Our weekly roundup of tax-related investment strategies and news your clients may be thinking about.

Beware of phantom income and the tax it brings
Clients are advised to watch out for phantom income or gains that have not been incurred through a sale or cash distribution, according to this article on U.S. News & World Report. That's because they will owe taxes even though it is income they have not received, according to an expert. "For example, a partnership investment that generated a gain of $1 million on a land swap, but it is a paper gain and there is no distribution of cash," the expert explains. "If you own 10% you now have to pay real tax on your $100,000 paper gain."

Retirees are advised to tap into their Roth accounts last to minimize hefty tax bills associated with 401(k) distributions.
Bloomberg News


Avoid these IRA RMD mistakes
One of the IRA mistakes that retired couples make is that they aggregate their required minimum distributions, according to this article on Kiplinger. Spouses should take RMD from their own IRAs as these accounts handled individually and cannot be merged. By aggregating the RMDs, one of the spouses could face up to 50% in penalty for an RMD shortfall or owe more taxes as a result of a bigger distribution.

3 ways clients can use market volatility to generate income
Option-writing strategies can allow clients to generate income or curb losses amid volatile markets, according to this article on CNBC. These strategies are also tax-efficient ways to reduce exposure to a concentrated stock position. “I can dial down beta [market risk] for a client by 50% using options without triggering a big tax bill,” an expert says.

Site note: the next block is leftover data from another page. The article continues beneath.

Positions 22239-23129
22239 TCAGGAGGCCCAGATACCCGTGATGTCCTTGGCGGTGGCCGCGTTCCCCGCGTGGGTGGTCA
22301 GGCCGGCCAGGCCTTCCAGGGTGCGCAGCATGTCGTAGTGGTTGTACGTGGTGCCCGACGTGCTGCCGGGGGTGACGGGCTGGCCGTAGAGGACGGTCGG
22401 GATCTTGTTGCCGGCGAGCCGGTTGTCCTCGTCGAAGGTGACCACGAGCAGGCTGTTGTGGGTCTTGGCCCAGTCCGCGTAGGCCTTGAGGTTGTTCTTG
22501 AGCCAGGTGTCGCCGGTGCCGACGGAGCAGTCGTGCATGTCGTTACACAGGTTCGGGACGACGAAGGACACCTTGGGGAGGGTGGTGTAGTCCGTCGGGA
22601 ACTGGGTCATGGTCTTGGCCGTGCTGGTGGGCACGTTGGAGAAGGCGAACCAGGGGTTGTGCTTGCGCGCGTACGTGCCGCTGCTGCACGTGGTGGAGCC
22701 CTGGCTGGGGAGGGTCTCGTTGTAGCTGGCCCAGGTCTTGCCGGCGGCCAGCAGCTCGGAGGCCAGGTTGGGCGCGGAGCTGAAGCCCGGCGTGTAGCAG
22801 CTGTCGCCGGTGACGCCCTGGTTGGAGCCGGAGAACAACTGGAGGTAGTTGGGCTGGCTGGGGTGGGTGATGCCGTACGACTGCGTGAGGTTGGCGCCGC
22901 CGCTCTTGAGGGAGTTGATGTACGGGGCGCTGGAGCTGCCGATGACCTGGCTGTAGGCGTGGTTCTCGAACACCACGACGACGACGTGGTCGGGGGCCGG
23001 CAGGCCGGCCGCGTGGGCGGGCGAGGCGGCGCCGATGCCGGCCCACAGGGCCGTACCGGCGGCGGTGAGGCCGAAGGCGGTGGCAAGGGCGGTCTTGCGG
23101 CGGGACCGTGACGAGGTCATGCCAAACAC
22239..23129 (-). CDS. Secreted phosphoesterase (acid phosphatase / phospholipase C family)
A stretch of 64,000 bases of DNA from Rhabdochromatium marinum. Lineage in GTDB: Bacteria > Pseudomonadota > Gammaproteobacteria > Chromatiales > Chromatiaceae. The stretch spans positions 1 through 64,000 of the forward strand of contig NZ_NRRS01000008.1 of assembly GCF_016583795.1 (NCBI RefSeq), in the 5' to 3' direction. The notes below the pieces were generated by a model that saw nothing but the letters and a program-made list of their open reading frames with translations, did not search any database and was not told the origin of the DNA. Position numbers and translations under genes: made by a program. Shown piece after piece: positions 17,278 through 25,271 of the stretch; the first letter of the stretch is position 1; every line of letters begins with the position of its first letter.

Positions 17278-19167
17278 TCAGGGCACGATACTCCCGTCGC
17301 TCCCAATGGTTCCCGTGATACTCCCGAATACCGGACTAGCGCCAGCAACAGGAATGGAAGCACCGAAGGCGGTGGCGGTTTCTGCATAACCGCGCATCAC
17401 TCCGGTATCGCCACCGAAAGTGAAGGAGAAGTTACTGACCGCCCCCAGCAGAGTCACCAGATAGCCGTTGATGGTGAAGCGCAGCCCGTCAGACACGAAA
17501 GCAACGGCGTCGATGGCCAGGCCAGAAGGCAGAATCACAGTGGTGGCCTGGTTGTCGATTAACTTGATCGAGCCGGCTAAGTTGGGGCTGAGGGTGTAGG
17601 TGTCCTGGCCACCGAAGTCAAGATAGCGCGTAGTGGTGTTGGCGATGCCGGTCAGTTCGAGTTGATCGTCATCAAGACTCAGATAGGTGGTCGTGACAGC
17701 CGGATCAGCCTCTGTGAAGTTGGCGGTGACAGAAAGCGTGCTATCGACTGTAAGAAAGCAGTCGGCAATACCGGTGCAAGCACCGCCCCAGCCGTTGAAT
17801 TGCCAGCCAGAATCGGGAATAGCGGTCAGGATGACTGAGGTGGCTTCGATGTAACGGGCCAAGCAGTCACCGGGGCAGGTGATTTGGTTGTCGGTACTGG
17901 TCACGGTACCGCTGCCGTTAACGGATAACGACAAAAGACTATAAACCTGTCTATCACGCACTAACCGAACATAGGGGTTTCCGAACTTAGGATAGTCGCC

A warning for wealthy clients planning for a divorce
Couples who are planning to get a divorce should act this year as deferring the plan until next year can be costly, according to this article on Fortune. That's because the tax deduction for alimony payments will no longer be available next year thanks to the new tax law. Also known as a spousal support or maintenance, the alimony payment is usually made by the spouse with a higher income.

Slideshow
New tax law, new rules: 11 tips for helping clients maximize benefits
A majority of affluent Americans are likely to adjust their financial plans under the new law, according to the AICPA. Here's how advisors can help.

The pros and cons of 15-year mortgages
Homebuyers are advised to weigh their options before getting a 15-year fixed mortgage, according to this article on Bankrate. While a 15-year fixed mortgage will enable clients to save on interest, force them to save and reduce housing costs in retirement, this option limits their ability to save and the new tax law reduces the tax break for mortgage interest deduction.

Andrew Shilling

Andrew Shilling

Andrew Shilling is an associate editor for Financial Planning, Bank Investment Consultant, On Wall Street and Money Management Executive. Follow him on Twitter at @AndrewWShilling.